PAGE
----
I was able to interview Sherry Torkos on the concerns regarding stoke and women and what you can do if you are at risk.
Sherry Torkos is a pharmacist, author, certified fitness instructor and health enthusiast who enjoys sharing her passion with others. Sherry graduated with honors from the Philadelphia College of Pharmacy and Science in 1992. Since that time she has been practicing holistic pharmacy in the Niagara region of Ontario. Her philosophy of practice is to integrate conventional and complementary therapies to optimize health and prevent disease. Sherry has won several national pharmacy awards for providing excellence in patient care. As a leading health expert, she has delivered hundreds of lectures to medical professionals and the public. Sherry is frequently interviewed on radio and TV talk shows throughout North America and abroad on health matters. Sherry has authored 16 books and booklets, including Saving Women’s Hearts, The Canadian Encyclopedia of Natural Medicine, and The Glycemic Index Made Simple.
Lisa Nelson RD #1: Why should women learn more about their risk for stroke?
Sherry Torkos: Stroke is a major health threat for women. Approximately 425,000 women suffer from stroke each year, 55,000 more than men. Awareness of stroke among women is low. Only 27% of women could name more than two of the six primary stroke symptoms. African-American women suffer a significantly higher number of strokes than Caucasian women, yet African American women are less likely to correctly identify what causes a stroke compared to Caucasian women.
While women fear breast cancer the most, women are twice as likely to die from stroke as from breast cancer.
Lisa Nelson RD #2: Who is most at risk for having a stroke?
Sherry Torkos: Stroke is most common among those over age 55 however it can also occur in younger people. Having a family history (parent or grandparent) or having a prior stroke or TIA (transient ischemic attack) or being African-Americans increases the risk. Although stroke is more common in men than women, women are more likely to die from stroke.
Other risk factors include having high blood pressure, cholesterol, or diabetes, smoking, being physically inactive, obesity, and eating a poor diet.+-
Certain stroke risk factors are unique for women, including: taking birth control pills, pregnancy, using hormone replacement therapy, having a thick waist and high triglyceride (blood fat) level and being a migraine headache sufferer.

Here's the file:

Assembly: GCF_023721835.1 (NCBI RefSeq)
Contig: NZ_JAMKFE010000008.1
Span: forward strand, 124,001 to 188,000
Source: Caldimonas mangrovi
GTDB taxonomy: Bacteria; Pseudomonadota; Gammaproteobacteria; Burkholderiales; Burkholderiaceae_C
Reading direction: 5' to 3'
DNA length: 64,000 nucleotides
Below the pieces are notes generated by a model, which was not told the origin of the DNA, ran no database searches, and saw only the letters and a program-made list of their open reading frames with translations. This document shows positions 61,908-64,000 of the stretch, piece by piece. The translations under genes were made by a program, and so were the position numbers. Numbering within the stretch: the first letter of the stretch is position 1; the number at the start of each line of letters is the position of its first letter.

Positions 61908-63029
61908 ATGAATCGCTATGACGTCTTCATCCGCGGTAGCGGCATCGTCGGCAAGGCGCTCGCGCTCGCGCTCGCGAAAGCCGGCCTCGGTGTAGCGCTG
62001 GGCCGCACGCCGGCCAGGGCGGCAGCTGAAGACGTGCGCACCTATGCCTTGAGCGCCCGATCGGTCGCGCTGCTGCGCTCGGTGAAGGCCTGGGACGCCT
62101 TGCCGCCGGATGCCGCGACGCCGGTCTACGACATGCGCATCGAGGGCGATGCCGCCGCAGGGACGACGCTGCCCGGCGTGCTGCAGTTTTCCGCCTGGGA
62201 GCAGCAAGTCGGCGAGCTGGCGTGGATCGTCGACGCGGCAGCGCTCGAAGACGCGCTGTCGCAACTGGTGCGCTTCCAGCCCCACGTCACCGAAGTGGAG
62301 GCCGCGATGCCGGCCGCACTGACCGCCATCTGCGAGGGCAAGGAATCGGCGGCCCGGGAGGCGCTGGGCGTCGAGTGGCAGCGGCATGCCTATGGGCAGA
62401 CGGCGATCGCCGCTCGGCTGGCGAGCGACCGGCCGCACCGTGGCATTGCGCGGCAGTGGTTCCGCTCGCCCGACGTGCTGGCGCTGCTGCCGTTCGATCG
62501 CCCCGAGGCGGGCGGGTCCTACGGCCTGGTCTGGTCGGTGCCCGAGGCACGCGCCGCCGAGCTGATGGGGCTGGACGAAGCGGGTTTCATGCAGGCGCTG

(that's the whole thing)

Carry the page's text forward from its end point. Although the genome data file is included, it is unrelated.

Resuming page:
Lisa Nelson RD #3: Symptoms of a heart attack in many cases differ between men and women. Is this also true for stroke symptoms?
Sherry Torkos: Yes, there are some symptoms of stroke that are unique for women including: sudden face and limb pain, sudden hiccups, sudden nausea, sudden chest pain, and sudden shortness of breath.
Lisa Nelson RD #4: What steps can be taken to reduce stroke?
Yes, here are a few steps you can take to reduce stroke risk.
- Exercise regularly and maintain a healthy body weight.
- Don’t smoke.
- Limit sodium intake, particularly if you have high blood pressure, to no more than 1500 mg per day.
- Eat more fruits and vegetables. They are loaded with valuable antioxidants that can help protect against stroke. Berries and citrus fruit are particularly good.
- Add Malaysian palm fruit oil to your diet. Palm fruit oil contains a potent form of vitamin E called tocotrienols that support the health of the brain, blood vessels and nerve cells. NIH funded studies have found that the tocotrienols in palm oil can reduce the amount of damage to the brain after stroke and accelerate recovery. Palm fruit oil can be found in health food stores such as Whole Foods and in specialty grocery stores. It is also added to a variety of foods such as Smart Balance peanut butter, Nutella and some brands of cookies.
- Choose healthy indulgences. Studies have found that the antioxidant flavonoids in dark chocolate are protective against stroke. Coffee is also okay in moderation. Regular coffee consumption has been linked to lower stroke risk in a number of studies.
Be sure to access the free ecourse “7 Natural Ways to Lower Blood Pressure” at http://lowerbloodpressurewithlisa.com.
All the best,
Lisa Nelson RD
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